MANOR TOWNSHIP, Lancaster County -- A mechanical part that was incorrectly installed 20 years ago was leaking gas prior to a deadly house explosion in Manor Township last July, according to a report issued by the National Transportation and Safety Board.
While the cause of the explosion that killed a UGI worker and injured three others has not been determined, the NTSB is urging Honeywell, the company that manufactured the part, to make safety recommendations for correct installation in its report, the first since it launched an investigation following the incident last July.
The part, a Permalock mechanical tapping tee, was not installed correctly in 1998, the NTSB report concluded. The federal agency's report also urges the Pipeline and Hazardous Materials Safety Administration to provide recommendations for the part's correct installation as well.
Richard Bouder, 54, a UGI Utilities worker, was killed by flying debris in the July 2 blast, which destroyed a single family home on the 200 block of Springdale Lane. Two other UGI employees and a worker for the Lancaster Area Sewer Authority were also injured in the blast.
The NTSB said in its report that UGI workers relied solely on written instructions when the part was installed in 1998. There were no federal qualification training standards, and UGI had no training program for installing the part, the NTSB's report concludes.
UGI stopped using the Permalock tee about 10 years ago, according to the NTSB report.
In 2002, new federal regulations required training for workers installing mechanical tee tapping assemblies, and UGI began a certification program for the employees those regulations affected.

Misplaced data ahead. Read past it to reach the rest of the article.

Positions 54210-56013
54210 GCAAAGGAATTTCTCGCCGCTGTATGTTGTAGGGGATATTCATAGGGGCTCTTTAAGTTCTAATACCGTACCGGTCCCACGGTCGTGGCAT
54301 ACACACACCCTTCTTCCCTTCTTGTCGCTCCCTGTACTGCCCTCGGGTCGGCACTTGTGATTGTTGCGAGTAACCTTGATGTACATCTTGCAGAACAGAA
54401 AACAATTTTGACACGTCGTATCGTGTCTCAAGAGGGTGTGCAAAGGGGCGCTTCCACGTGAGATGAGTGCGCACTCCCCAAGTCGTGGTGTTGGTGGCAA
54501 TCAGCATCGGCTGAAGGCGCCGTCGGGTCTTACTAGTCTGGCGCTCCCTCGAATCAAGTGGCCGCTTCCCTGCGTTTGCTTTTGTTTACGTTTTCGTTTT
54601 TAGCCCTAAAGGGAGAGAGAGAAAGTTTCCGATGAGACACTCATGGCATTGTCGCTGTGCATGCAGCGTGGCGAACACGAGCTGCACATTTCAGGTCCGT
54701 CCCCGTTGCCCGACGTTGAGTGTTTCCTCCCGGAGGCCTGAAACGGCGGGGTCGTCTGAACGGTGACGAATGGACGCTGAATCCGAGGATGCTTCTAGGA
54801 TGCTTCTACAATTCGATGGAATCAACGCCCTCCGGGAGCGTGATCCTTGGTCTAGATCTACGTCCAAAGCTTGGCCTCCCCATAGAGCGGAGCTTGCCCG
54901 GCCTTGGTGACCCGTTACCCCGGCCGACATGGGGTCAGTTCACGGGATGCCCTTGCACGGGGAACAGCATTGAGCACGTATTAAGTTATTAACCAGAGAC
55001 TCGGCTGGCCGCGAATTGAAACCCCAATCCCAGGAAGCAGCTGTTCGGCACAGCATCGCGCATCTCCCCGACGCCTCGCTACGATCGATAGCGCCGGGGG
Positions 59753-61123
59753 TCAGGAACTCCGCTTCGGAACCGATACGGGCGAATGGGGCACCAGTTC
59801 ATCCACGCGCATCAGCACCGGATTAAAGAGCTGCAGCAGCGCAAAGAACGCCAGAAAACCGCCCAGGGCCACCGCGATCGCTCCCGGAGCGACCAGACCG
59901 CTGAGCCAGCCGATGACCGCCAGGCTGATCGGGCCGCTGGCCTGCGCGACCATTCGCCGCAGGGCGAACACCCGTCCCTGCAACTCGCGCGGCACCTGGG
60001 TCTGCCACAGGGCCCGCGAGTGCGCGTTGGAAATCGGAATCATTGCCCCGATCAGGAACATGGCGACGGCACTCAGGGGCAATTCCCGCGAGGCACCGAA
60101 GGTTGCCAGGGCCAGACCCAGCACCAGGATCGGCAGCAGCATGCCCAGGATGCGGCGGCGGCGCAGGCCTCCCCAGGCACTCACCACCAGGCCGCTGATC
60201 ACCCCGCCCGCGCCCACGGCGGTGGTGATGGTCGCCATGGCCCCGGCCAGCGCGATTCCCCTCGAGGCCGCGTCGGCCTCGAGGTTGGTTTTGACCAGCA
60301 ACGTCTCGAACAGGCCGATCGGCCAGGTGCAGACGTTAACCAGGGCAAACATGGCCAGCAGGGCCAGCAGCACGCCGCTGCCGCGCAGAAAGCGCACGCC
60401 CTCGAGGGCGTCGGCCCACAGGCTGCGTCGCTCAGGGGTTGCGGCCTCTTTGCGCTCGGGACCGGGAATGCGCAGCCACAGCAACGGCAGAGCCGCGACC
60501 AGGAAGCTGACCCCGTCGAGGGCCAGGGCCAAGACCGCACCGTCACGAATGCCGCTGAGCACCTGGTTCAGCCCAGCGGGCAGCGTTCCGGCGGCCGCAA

UGI has corrected the installation or replaced about 4,000 Permalock tee assemblies since 2007, including about 1,000 since the Manor Township explosion, according to the NTSB.
The NTSB report concludes that more detailed installation instructions from Honeywell for PermaLock mechanical tee assemblies should specify exact tools "to ensure correct installation and prevent gas leaks."
UGI Utilities released a statement in response to the report Monday afternoon. It reads:
UGI Utilities, Inc. is aware of the recommendations, published today on the U.S. National Transportation Safety Board website, regarding plastic mechanical tapping devices. The recommendations published by the NTSB were issued to the Pipeline and Hazardous Materials Safety Administration (PHMSA) and a manufacturer of plastic mechanical tapping devices.Plastic mechanical taps are a type of device used to connect Polyethylene natural gas service lines to a Polyethylene natural gas distribution main. The plastic mechanical tapping devices referenced by the NTSB in their recommendations were procured by the UGI Utilities Inc. Gas Division and UGI Penn Natural Gas Inc. systems between 1997 and 2006. Fewer than 19,000 of the NTSB referenced devices were installed on the UGI systems. Approximately 5,000 of the NTSB referenced devices have been replaced or remediated.The NTSB recommendations arise from information learned during the investigation of an incident that occurred in Millersville, PA on July 2, 2017, involving UGI facilities. UGI has cooperated fully with the NTSB in its investigation of this incident and will continue to do so until it is completed.As part of its ongoing system inspection and maintenance program, UGI inspects and remediates plastic mechanical tapping devices on its system. UGI Utilities remains fully committed to the safe operation of its system, and to the safe and reliable delivery of energy to our customers and to the many communities we serve.